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Timothy Trucano, Sandia National Laboratories
Douglass Post, Los Alamos National Laboratory
An encompassing goal of contemporary scientific computing is to provide quantitatively accurate predictions that can help society make important decisions. The span of this intended influence includes such widely different fields as astrophysics, weather and climate forecasting, quantitative economic policy, environmental regulation, and performance certification of complex engineered systems such as nuclear power plants. To the degree that we believe accurate computational science and engineering (CSE) will have an increasingly greater impact on problems of societal importance, we must also be concerned about the consequences of inaccurate or wrong CSE. Human life need not necessarily be at risk, but it is highly likely that money, time, environmental quality, and other factors will be.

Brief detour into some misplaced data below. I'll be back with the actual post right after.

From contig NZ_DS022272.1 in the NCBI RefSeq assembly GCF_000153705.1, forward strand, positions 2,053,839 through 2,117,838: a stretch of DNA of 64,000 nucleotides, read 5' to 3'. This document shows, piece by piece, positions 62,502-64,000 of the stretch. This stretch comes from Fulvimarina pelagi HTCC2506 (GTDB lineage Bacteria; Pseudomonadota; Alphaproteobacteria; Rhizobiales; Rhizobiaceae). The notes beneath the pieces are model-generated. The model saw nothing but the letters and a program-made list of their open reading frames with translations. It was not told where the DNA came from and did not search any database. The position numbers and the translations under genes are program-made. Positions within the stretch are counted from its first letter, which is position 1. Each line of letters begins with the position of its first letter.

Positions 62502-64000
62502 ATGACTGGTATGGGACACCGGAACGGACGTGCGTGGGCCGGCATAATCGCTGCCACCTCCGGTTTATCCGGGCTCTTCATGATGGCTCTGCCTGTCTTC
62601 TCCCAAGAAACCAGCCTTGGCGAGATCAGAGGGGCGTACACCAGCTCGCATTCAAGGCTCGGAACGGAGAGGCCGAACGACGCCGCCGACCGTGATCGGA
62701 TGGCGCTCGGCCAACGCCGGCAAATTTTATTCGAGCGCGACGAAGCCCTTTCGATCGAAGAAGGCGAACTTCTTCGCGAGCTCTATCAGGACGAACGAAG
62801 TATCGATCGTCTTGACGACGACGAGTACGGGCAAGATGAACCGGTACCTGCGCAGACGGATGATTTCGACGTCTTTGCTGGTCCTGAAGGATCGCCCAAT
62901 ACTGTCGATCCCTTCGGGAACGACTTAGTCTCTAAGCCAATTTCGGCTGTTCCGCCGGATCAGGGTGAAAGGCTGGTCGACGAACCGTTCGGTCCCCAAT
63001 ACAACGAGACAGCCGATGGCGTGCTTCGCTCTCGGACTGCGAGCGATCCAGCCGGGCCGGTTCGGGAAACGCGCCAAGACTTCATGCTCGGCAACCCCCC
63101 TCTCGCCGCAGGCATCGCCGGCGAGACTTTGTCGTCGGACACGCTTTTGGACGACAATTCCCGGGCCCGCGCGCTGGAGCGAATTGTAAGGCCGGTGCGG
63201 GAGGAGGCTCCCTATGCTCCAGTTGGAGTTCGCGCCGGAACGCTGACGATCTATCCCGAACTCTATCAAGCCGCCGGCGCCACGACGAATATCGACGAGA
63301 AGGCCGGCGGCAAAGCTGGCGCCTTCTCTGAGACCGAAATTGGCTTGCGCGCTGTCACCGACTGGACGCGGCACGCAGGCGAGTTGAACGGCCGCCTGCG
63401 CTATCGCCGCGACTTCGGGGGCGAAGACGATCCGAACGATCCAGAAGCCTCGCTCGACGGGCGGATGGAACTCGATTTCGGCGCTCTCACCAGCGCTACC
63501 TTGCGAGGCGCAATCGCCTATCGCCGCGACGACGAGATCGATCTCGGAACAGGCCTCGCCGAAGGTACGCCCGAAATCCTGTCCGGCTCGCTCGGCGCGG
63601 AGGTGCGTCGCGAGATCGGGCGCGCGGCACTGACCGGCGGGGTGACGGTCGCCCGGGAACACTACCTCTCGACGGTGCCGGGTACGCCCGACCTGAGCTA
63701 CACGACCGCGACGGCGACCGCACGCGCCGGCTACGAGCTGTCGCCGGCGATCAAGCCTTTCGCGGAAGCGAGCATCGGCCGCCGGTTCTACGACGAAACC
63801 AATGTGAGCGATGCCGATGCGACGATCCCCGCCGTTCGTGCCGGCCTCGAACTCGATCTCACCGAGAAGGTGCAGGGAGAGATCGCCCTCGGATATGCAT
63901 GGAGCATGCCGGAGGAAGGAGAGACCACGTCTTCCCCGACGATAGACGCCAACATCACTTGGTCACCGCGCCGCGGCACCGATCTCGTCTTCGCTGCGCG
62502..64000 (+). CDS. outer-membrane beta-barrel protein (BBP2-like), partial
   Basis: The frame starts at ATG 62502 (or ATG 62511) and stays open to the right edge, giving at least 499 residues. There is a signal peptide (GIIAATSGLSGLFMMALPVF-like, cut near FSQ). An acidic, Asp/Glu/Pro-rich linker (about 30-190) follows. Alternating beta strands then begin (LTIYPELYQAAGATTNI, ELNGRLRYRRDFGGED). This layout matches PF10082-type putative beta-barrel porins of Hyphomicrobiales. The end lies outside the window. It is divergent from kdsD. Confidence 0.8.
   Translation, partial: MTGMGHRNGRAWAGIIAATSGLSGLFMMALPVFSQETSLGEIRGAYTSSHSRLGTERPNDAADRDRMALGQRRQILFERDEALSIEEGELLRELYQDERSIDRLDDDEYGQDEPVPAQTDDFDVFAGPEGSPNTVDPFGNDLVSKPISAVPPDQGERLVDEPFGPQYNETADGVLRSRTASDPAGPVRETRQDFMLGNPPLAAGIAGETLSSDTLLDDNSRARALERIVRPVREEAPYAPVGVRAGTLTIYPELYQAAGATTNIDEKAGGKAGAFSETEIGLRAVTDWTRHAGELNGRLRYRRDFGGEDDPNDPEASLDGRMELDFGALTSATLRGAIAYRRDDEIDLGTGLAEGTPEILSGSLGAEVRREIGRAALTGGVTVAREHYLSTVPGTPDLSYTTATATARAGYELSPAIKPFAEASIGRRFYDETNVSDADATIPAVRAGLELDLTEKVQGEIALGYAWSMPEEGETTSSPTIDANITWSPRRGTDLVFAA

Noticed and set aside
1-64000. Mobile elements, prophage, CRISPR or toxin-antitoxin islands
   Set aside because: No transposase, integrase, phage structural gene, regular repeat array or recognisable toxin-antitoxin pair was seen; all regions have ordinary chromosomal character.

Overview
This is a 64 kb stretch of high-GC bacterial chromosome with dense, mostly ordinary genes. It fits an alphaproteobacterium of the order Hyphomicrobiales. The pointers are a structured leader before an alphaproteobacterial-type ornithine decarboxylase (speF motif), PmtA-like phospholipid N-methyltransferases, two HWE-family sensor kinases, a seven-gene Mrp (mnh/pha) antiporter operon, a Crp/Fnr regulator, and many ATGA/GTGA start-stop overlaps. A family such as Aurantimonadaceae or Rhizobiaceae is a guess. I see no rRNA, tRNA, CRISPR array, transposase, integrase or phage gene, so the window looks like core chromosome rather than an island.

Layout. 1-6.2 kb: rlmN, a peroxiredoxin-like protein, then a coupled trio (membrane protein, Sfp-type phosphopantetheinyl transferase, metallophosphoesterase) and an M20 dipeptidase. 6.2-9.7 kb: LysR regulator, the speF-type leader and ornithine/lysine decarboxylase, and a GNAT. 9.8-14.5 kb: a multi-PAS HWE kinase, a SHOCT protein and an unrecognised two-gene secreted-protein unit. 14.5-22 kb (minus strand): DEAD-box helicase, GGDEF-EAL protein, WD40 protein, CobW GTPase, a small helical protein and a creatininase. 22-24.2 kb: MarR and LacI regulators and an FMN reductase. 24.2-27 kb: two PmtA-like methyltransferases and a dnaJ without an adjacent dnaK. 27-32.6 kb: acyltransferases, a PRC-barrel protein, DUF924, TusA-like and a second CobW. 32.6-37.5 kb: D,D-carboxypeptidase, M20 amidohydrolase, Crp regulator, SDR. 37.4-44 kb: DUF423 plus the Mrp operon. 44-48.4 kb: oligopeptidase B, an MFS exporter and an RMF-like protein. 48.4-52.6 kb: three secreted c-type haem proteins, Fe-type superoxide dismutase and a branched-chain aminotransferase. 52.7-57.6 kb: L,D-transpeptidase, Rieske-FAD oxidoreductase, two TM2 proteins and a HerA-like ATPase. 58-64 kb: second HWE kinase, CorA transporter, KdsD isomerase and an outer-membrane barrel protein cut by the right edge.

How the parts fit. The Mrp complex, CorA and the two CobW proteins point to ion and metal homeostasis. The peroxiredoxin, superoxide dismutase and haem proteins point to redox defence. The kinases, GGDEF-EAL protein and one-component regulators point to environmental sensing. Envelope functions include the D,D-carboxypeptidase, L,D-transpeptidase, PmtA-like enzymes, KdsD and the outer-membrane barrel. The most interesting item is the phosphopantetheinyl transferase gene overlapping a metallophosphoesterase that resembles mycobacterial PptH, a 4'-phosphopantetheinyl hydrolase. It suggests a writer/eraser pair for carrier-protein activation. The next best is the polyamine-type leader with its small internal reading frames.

Index Terms:
verification, validation, authentification, computational science, engineering
Citation:
Timothy Trucano, Douglass Post, "Guest Editors' Introduction: Verification and Validation in Computational Science and Engineering," Computing in Science and Engineering, vol. 6, no. 5, pp. 8-9, Sept.-Oct. 2004, doi:10.1109/MCSE.2004.38
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